Tag Archives: Sean Bonney

On Performing Sean Bonney’s Poetry

When you meet a Tory on the street, cut his throat
It will bring out the best in you.
It is as simple as music or drunken speech.
There will be flashes of obsolete light.
You will notice the weather only when it starts to die.

Sean Bonney, Happiness, Poems After Rimbaud (London: Unkant Publishing), 2011, p. 37

I read these lines to an audience that had gathered at the Flapper in Birmingham to see the bands 40 Watt Sun, Rumour Cubes and Sun Wolf. I had been invited on tour with Rumour Cubes as my poetry features on some of their songs: 1871, Letters to Palestine (rewritten on the tour) Research and Destroy (poetry written just before the tour) and The Gove Curve.

It was our first gig and I was due on stage for the second song of the set. As I came onto the stage ready to introduce and perform The Gove Curve, Adam Stark (guitarist) said he needed more time to restring his guitar. Shortly after restringing he dropped his guitar, broke another string and needed more time. During all this there was silence.

I was closest to the mic so I decided to fill that silence with Bonney’s poem.  As I finished the first line I heard a sharp collective gasp. I continued to read. At its end there was no applause, no sound. Terry Murphy (viola) asked me nervously if I had memorised another verse. I hadn’t. After another 30 seconds Annie Rew Shaw (guest pianist for Rumour Cubes and solo artist) started playing a melody and we performed a version of Letters To Palestine.

I was  shaken by the whole experience. I remember asking Joe (bassist) for a hug. Having heard Sean read this poem many times, having performed the poem myself when introducing the post-punk band Left Leg, and after being really fired up for the whole performance I just wasn’t ready for their silence. At the end of other songs I performed with Rumour Cubes that night I felt that applause was muted, and that there was a palpable sense of hate, or at least disapproval, emanating from the crowd. These feelings were compounded by my concerns that I had ruined Rumour Cubes’ first gig of the tour. I’m writing about this now because I think this performance taught me a few things about Bonney’s poem.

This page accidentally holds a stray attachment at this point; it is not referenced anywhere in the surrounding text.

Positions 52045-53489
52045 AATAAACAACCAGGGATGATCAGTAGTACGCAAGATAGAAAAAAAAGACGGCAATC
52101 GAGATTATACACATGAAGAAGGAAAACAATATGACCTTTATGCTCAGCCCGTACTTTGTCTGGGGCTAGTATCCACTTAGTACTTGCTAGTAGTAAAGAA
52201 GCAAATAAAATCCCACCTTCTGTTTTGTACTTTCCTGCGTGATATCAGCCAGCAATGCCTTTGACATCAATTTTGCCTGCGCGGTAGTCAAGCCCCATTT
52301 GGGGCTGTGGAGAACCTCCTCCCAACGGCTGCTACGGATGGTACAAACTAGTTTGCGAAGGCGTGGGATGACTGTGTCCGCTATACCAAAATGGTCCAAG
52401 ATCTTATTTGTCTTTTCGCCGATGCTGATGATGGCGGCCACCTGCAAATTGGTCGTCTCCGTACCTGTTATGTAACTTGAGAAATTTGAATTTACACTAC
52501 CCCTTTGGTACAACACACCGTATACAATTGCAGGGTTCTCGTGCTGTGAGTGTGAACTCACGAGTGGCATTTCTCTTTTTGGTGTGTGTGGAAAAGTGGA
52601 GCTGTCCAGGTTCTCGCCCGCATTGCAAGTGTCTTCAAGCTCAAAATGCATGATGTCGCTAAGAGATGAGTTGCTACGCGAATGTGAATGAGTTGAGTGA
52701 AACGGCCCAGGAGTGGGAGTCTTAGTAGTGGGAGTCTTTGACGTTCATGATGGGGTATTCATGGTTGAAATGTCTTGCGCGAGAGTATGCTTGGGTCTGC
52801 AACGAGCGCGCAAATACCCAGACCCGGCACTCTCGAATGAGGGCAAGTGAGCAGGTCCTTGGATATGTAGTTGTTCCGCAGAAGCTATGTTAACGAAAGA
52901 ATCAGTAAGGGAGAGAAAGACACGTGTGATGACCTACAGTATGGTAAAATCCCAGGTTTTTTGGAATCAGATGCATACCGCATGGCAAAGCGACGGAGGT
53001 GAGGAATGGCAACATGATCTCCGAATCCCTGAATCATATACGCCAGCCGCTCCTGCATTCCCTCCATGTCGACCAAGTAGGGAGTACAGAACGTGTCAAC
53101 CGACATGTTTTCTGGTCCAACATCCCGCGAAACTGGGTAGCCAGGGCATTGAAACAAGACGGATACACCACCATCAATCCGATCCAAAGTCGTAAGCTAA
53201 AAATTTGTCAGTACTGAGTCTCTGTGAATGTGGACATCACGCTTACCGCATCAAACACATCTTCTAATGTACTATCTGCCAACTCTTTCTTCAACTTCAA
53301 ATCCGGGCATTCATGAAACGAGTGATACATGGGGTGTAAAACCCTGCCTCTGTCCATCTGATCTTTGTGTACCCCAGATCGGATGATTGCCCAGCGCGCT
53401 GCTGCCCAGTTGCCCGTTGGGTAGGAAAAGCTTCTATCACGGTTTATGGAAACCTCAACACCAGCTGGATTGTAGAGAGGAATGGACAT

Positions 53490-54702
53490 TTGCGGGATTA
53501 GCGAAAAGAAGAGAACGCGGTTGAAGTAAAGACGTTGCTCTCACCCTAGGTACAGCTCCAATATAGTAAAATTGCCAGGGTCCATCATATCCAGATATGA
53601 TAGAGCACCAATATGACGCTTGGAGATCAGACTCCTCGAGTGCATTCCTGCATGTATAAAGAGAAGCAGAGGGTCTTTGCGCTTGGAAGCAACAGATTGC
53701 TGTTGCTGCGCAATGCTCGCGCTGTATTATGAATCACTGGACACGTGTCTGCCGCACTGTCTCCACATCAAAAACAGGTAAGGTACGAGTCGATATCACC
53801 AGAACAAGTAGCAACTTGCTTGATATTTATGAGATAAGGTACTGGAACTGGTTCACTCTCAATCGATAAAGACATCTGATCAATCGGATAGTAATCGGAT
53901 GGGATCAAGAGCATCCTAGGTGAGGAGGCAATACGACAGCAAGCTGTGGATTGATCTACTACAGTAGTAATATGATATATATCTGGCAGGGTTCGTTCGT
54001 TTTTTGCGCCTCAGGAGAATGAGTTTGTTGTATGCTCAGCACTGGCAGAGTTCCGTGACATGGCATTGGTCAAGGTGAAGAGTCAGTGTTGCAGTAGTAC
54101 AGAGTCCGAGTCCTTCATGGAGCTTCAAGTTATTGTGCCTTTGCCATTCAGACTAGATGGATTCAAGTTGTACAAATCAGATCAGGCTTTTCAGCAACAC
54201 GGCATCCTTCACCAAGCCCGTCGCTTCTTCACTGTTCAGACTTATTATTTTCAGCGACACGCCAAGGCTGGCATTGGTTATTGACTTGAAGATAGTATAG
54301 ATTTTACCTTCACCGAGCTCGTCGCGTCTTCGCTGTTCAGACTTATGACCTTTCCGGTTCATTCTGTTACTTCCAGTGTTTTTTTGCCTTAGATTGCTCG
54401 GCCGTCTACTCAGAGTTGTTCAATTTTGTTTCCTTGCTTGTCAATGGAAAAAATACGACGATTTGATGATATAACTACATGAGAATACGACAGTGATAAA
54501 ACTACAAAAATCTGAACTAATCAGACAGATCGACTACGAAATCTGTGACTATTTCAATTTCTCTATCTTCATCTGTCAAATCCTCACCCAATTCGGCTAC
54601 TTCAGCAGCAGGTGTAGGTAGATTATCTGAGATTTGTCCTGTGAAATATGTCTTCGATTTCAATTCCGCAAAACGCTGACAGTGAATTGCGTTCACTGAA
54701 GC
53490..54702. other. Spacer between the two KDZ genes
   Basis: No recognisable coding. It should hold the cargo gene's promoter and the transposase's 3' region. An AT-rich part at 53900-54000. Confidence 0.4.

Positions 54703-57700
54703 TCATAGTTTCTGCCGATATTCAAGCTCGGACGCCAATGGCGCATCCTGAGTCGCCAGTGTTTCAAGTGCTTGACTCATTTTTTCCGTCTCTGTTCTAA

Five lessons from Birmingham:

  1. No Tories in the street were harmed in the making of the poem. Any Tories in the audience were also left unharmed. Whatever judgement there is to be made about the rhetorics of violence used in the poem, the person performing it to a hostile crowd is the one left in a vulnerable position.
  2. The poem is as much about measurement as violence. The degree of hostility expressed by the audience towards the poem and its speaker is the distance between the audience and the possibility of their revolution.
  3. In the performance ‘the weather’ is the room and the people in it. As the final word of the poem dies away, you are left in a room with the people you’ve spoken to. You know something about them that you didn’t before. The violence in the poem is in them. Note the ambiguity of the word ‘it’ in the last line. It’s uncertain whether ‘it’ refers to the ‘weather’, the ‘light’ or the ‘Tory’.
  4. When I performed the poem I accidentally exchanged the first word of the poem ‘when’ for the word ‘if’, thereby softening the poem by making its violent imperatives conditional on crossing paths with a Tory. Beginning with the word ‘when’,  the poem is saying its violence is inevitable: its just a matter of time. What possible discerning feature would allow you to identify the Tory on the street so that you can cut their throat anyway? Reading Bonney’s poem then judging their reaction might be a good place to start.
  5. The word ‘throat’ is important to the meaning of the poem. Cutting the throat is an attack on language as much as it is an attack on the body. By identifying the throat as the site to be attacked  the interrelationship between the body, its politics and its language is also identified. When the audience gasped and fell into silence at the first line of the poem they physically acknowledged this to be true.

The poem singles out ‘a Tory’ for throat cutting, but this isolated violence  has to been seen in the context of the violence committed by the state. People taking their own life after being informed of cuts to their benefits (BBC), while the Government issues ‘more than 3,000 export licences for military and intelligence equipment worth a total of £12.3bn to countries which  are on its own official list for human rights abuses’ (The Independent), are just two examples. How can this be tolerated when a poem which simply invokes violence cannot? I’ve always taken the poem to be highly moral even in its deviation from conventional definitions of morality.